North American stock markets have found a semi-solid landing, but the outlook for Canada’s asset managers isn’t any more promising.
Even though market volatility has plummeted in recent months and economic growth figures have confirmed the slow, stable expansion that most people have expected, asset managers continue to experience net outflows, hampering their bottom lines.
As quarterly profits come in, its clear that money managers have yet to change the tide. Gluskin Sheff, for instance, showed improvement this quarter, but net redemptions still hit $82-million and RBC doesn’t predict a return to net sales until the end of the year.
Making matters worse, National Bank Financial analyst Shubha Khan notes that two dominant trends are unfolding: investors remain risk-averse, and are therefore moving their money to lower-risk, lower-fee funds; and competition is ramping up both from alternative products, such as exchange-traded funds, and from rival firms.
In Canada, the asset managers with robust offerings of fixed-income and balanced funds have been a bit luckier coming out of the Great Recession, whereas equity funds have seen net redemptions for the past four years. However, Mr. Khan points out that the management expense ratios for fixed-income funds is about 80 basis points lower than for equity funds, and about 30 basis points lower for balanced funds.
Because retail investors have been so skittish, some asset managers have attempted to manage more institutional money. But here too the fees are lower. The financial statements of Fiera Sceptre Inc. and Guardian Capital Group Ltd., which mainly manage institutional money, suggest an average management fee as a percentage of assets under management between 0.20 per cent and 0.25 per cent.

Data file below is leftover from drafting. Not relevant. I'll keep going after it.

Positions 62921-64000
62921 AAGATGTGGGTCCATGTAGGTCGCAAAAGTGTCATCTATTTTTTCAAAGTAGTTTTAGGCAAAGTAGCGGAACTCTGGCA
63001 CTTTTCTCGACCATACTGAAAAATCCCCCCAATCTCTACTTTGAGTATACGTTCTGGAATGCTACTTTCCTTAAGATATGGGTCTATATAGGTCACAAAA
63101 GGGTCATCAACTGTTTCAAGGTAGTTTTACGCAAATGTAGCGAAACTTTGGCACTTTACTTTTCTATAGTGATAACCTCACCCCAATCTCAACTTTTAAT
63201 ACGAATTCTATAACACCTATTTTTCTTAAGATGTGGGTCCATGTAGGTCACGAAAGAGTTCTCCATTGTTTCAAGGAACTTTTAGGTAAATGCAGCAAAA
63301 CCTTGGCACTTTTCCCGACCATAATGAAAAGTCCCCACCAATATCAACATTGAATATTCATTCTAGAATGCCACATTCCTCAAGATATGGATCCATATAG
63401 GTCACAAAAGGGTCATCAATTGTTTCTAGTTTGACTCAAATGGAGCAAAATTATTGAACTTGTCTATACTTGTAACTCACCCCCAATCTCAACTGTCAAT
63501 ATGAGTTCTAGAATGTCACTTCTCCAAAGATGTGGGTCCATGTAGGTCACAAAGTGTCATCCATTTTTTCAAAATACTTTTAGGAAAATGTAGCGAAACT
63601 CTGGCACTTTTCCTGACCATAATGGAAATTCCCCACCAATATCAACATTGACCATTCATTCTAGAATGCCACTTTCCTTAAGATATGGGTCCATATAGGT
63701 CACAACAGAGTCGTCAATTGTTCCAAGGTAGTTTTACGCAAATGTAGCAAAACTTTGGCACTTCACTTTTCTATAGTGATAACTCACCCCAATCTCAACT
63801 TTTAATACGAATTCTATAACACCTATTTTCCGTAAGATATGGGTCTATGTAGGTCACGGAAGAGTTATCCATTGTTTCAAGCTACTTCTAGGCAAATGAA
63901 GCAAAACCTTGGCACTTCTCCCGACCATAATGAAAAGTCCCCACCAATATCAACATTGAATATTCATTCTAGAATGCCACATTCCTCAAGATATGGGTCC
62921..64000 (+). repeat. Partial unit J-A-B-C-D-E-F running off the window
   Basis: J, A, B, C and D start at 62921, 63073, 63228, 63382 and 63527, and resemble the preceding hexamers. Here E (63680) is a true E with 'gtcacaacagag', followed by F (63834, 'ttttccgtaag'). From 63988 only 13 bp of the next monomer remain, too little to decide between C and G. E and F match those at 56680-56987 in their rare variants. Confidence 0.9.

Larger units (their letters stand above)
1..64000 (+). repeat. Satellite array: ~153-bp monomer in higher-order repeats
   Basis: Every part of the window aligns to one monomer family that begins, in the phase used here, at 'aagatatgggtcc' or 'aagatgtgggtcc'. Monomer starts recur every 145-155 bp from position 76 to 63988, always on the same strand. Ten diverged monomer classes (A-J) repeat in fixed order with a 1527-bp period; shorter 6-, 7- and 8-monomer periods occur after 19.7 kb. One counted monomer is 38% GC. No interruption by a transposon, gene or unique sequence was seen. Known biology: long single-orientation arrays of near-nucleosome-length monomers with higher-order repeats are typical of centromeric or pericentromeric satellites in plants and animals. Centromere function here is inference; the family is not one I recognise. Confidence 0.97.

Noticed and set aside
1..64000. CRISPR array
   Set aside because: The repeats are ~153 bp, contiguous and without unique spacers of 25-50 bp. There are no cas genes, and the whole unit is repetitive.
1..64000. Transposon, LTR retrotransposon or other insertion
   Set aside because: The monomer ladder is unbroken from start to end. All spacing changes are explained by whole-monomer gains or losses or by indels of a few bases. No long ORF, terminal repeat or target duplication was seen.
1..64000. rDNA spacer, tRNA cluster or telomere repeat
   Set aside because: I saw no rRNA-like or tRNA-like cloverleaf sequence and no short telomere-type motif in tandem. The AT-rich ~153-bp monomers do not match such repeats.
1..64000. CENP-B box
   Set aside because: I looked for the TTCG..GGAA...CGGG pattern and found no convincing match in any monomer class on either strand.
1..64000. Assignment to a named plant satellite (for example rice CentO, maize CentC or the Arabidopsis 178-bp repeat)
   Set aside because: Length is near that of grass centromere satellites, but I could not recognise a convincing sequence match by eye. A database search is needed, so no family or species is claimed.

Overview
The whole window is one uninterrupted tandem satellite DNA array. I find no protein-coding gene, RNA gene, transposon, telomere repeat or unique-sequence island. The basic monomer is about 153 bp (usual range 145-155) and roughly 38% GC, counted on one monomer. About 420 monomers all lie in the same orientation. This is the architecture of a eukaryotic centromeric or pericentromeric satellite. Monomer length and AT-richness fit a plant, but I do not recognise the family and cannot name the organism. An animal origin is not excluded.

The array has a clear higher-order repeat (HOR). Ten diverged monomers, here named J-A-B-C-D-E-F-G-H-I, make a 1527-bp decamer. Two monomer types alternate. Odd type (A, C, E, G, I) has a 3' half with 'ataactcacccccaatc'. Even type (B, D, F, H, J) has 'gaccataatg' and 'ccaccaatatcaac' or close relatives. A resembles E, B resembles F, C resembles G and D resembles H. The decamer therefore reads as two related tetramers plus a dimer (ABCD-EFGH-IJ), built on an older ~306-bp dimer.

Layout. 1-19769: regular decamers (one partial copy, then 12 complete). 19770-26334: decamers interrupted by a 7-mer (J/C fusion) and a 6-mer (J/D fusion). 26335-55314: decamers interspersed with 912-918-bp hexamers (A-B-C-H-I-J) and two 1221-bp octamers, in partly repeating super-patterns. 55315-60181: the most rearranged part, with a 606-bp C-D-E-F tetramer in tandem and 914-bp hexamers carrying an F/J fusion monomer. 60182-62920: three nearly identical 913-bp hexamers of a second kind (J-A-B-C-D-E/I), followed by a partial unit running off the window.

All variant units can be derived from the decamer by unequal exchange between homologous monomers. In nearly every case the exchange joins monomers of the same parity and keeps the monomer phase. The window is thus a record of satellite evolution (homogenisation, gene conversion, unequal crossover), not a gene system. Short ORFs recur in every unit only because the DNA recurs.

However, there is a bright side for the independent asset managers. Unlike the retail banking sector, Canada’s Big Six don’t blow everyone out of the water. At the end of 2011, the banks had $331-billion in mutual fund assets under management, versus $475-billion in assets managed by non-deposit-taking institutions.
Plus, of the top five mutual fund sponsors, two are independents: IGM Financial , which has a 13 per cent market share and CI Financial , which has a 7 per cent market share, according to Investor Economics.
Though the overall sector is facing some trouble, the performance of each individual stock varies. Some face more redemptions than others, some have better performing funds. Yet if growth remains anemic, the sector may see some more consolidation -- especially considering that asset managers are prone to it. Over the past decade, CI, AGF and IGM combined have completed $5.5-billion in acquisitions, Mr. Khan noted.